AVForums explains how a 3D TV actually works
Regardless of whether your 3D television is a plasma or LCD and regardless of whether it uses passive or active glasses, they all use the same basic principle to deliver 3D images.
Essentially what all 3D TVs do is display two images and by wearing a special pair of glasses the two images are split so that each eye only sees one of the two images. It is as simple as that but where the clever part comes in is how the brain interprets these two images.
When comparing these left and right eye images, every object in the scene is horizontally displaced by a small amount. The brain assumes these two displaced objects are actually one object and tries to fuse them together. The only way it can do this is to assume that the object is either in front of or behind the screen. The direction and the amount of displacement define where each object is in the 3D space. The wider the displacement, the further behind the screen the object appears and conversely the narrower the displacement, the further in front of the screen the object appears.
When it comes to the glasses that are used to differentiate these two images there are two approaches - passive and active. In its simplest terms the passive 3D approach uses a pair of polarised glasses and a polarised filter on the front of the TV screen. You can’t normally see this filter but when you put on the glasses it ensures that the each eye sees alternate lines on the high definition picture, creating a discrete image for each eye that the brain then combines to create the 3D image.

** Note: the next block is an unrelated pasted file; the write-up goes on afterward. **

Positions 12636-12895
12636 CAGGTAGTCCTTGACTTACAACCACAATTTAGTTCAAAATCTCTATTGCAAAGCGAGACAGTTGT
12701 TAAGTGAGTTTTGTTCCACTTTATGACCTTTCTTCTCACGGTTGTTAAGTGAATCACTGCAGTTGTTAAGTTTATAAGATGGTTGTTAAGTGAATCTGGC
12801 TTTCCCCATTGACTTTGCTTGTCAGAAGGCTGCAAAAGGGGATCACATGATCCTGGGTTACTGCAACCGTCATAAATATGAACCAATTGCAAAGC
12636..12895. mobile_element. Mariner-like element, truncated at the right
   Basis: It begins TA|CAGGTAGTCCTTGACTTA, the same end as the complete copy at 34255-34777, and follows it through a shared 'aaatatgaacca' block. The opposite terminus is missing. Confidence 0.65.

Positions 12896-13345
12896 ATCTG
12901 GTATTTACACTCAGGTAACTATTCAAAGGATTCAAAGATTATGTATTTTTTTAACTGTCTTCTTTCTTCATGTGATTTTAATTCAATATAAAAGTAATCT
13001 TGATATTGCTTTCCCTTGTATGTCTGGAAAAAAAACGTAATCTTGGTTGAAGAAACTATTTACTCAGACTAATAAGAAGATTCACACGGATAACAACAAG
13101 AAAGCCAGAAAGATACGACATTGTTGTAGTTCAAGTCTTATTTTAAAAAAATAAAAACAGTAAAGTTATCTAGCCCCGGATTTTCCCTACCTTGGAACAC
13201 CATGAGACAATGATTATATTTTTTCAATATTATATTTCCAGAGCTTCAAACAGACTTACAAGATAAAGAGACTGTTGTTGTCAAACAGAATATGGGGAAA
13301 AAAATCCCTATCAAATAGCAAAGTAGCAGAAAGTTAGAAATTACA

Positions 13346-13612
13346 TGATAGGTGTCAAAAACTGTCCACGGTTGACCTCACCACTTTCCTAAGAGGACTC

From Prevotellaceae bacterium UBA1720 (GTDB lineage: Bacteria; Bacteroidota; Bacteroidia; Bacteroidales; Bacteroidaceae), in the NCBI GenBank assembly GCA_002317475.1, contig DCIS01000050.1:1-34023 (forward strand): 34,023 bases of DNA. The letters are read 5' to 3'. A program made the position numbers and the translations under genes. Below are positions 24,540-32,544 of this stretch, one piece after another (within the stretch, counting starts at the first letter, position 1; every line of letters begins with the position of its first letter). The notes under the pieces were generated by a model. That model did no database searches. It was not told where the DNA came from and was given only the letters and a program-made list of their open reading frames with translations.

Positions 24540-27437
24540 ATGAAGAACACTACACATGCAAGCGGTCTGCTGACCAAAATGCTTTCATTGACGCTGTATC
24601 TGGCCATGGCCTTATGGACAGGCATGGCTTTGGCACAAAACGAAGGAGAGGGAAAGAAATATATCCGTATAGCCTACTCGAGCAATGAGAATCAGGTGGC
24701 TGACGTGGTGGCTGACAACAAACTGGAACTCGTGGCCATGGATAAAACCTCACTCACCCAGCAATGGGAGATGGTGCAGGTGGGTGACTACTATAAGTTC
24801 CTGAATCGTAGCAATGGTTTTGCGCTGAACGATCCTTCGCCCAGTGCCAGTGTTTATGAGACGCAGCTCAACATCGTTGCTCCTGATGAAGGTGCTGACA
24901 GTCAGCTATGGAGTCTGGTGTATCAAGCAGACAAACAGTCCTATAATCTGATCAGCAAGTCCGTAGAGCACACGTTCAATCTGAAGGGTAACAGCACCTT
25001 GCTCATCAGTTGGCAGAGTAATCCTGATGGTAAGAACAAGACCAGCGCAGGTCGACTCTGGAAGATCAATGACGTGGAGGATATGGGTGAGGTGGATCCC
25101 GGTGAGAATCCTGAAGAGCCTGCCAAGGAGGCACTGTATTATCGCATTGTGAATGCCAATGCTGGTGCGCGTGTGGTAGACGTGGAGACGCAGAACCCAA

The alternative approach is active 3D, which uses glasses that have LCD lenses in each eye that are synchronised with the image being displayed by the 3D TV. Each view is displayed on the screen sequentially and, thanks to a battery in the glasses, when a small electrical current is passed through the lens it goes dark, thus the left eye sees the left eye view whilst the right eye is blacked out and vice versa. This process is synched to the 3D TV via an IR (infra-red) or RF (radio frequency) emitter and the alternating views are shown hundreds of times a second, so that once again the brain combines the left eye and right eye views to create a 3D image.
As with regular TV, there when buying a high definition 3D TV you can choose between either a Plasma 3D TV or a LCD 3D TV and which you choose is generally a matter of preference. At present all the plasma 3D TVs on the market use the active 3D approach which means they deliver Full HD 3D and tend to offer larger screen sizes from 50 inches up to 65 inches and above, which makes for a more immersive 3D experience. Due to the inherent superiority of plasma over LCD, the best 3D TVs available tend to be plasmas and this is in part due to the faster response times of the panels which minimises the problem of crosstalk as well as the better motion handling.
Alternatively, LCD 3D TVs offer a choice of both passive and active 3D, depending on the manufacturer and also include smaller screen sizes, down to 40 inches and below which tends to make them more suitable for 3D gaming. They also offer much slimmer designs and are capable of delivering much brighter images which can combat the inherent dimming caused by the 3D glasses. The major disadvantage of LCD, especially when combined with active shutter glasses, is that the slower response times of the panels in both the TV and the glasses can result in crosstalk. This is when the image for one eye is still visible when the image for the other is being displayed, which results in ghosting.